As Americans - not as Christians - we have the right and privilege to vote. In fact, as citizens we have the responsibility to participate and help determine who governs us and how we are governed. But this is not a moral obligation. Our moral obligation is to Christ and to God's purposes and values here on earth. Occasionally this may lead someone to say they cannot vote in a particular election. That may not be okay to our friends but it is okay to God. We should be diligently examining the candidates and their platforms and asking God for guidance. Then vote according to your conscience. This too is your right and privilege as an American.
5. Local elections are important.
Regardless of our decision in the presidential election, we must remember that local elections are also important. These are closer to home and more directly affect our daily lives.
When there has been large-scale spiritual and moral transformation, it has usually begun at the grassroots level.
The world often overestimates the influence of top leaders. We assume that a godly president or senator will be able to influence downward to the masses. Spiritually speaking, this seldom happens. The history of the Church and spiritual revivals shows that God's approach is quite different. When there has been large-scale spiritual and moral transformation, it has usually begun at the grassroots level. Be sure to pay close attention to local elections and promote Kingdom values there.
6. Our current state of affairs is an outreach opportunity.
Matthew 24 leads us to understand that history and countries will be characterized by wars, rebellion, wickedness, and persecution. This will intensify as the time of Christ's return draws nearer. The Church is not encouraged to hunker down and seek safety. Rather, "And this gospel of the kingdom will be preached in the whole world as a testimony to all nations, and then the end will come" (Matthew 24:14). Our first responsibility as followers of Christ is to enact the Great Commission - to proclaim the Gospel to all (Matthew 28:18-20; John 17:18; Acts 1:8). We don't need to be concerned about the survival of the Church. Christ guarantees that until he returns. What we do need to be concerned about is how we as followers of Christ can most effectively present Christ and his kingdom in today's world.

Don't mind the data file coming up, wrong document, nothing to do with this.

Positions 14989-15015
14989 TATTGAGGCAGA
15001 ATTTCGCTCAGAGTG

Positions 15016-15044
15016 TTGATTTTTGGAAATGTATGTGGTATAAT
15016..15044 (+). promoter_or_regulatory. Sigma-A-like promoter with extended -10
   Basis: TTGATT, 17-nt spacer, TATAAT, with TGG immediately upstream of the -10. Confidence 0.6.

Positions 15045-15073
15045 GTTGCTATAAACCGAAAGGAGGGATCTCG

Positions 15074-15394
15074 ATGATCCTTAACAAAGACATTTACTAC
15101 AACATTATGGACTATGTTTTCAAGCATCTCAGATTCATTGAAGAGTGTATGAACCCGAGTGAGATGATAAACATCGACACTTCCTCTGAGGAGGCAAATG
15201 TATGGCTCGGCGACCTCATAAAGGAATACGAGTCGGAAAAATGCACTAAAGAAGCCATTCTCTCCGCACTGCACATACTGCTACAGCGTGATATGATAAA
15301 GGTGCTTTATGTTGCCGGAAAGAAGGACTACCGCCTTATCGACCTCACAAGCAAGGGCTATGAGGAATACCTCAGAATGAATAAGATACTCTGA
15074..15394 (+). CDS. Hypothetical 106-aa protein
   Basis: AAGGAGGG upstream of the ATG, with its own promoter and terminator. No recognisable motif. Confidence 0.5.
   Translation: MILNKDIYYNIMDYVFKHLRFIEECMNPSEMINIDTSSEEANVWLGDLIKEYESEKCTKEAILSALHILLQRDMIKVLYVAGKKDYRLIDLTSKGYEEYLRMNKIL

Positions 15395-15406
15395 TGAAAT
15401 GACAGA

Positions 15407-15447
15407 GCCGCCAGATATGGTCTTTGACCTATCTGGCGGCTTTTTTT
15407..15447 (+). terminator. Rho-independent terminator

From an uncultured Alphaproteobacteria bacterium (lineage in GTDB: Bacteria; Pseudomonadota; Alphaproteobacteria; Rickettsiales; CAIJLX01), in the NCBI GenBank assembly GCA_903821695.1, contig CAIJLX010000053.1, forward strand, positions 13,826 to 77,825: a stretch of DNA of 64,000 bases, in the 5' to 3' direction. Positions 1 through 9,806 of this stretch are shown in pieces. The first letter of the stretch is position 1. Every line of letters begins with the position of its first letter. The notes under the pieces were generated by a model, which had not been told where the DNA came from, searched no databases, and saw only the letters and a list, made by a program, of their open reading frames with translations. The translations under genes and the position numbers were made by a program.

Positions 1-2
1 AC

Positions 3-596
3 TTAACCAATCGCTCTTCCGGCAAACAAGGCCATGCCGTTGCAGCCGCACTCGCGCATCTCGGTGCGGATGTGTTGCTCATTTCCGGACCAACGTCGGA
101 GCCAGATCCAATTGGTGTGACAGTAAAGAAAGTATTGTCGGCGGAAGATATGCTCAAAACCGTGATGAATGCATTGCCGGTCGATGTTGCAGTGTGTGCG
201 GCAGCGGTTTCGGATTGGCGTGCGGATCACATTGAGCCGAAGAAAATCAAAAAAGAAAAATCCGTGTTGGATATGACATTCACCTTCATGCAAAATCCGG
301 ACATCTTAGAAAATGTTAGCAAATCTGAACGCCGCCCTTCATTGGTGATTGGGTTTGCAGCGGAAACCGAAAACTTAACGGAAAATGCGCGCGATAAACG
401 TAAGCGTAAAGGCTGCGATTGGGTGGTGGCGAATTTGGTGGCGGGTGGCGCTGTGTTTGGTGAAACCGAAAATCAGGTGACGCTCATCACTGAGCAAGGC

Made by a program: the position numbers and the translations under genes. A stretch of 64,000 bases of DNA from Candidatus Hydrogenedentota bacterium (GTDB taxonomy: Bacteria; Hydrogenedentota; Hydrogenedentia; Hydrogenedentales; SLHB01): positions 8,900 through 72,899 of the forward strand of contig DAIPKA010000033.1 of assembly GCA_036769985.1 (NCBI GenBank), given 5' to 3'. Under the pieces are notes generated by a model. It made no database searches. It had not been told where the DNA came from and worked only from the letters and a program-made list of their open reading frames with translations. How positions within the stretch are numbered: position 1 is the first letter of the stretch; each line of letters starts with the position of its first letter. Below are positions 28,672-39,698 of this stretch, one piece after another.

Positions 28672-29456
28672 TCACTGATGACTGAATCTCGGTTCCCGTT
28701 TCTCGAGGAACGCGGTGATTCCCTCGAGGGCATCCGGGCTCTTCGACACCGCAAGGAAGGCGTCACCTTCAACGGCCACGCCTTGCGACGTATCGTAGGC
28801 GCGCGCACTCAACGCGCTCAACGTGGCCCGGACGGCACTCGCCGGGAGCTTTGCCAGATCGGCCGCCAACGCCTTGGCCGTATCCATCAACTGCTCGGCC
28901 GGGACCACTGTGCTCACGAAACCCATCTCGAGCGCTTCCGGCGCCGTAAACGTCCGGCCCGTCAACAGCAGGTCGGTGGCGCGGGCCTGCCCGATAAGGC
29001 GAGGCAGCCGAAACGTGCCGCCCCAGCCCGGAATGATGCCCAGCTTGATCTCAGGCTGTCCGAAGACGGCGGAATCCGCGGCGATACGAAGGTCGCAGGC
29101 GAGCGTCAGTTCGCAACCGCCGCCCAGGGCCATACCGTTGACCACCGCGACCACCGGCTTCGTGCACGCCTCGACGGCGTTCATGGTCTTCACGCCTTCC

With these six truths in mind, we as Christians must not despair, even in all of today's craziness. God is in control. He wants us to put our trust in that. What does that look like? Well, the Apostle Paul sets the pace for us. Sitting in jail and facing the prospect of death for his faith, Paul wrestled with whether it would be best to die and be with Christ or remain and continue to fulfill the Great Commission. He said, "To live is Christ and to die is gain" (Philippians 1:21).
With this statement, Paul is telling us that he wanted to go and be with Christ, which he concluded was "better by far" (verse 23). He is also telling us that Christ was his life. Ultimately he decided that for the time being, he would rather remain for the sake of the Gospel and for those to whom he ministered. "I will continue with all of you for your progress and joy in the faith," Paul says in verse 25.
Joy in the faith. This is what we can expect when we place our trust in Jesus Christ, no matter who America's next president is. I will be praying for us as Christians and as citizens as we make our choices on November 8. If you would like to pray as well, all of The Bible Chapel's campuses will be open on Election Day so you can do just that. May God bless you as you decide.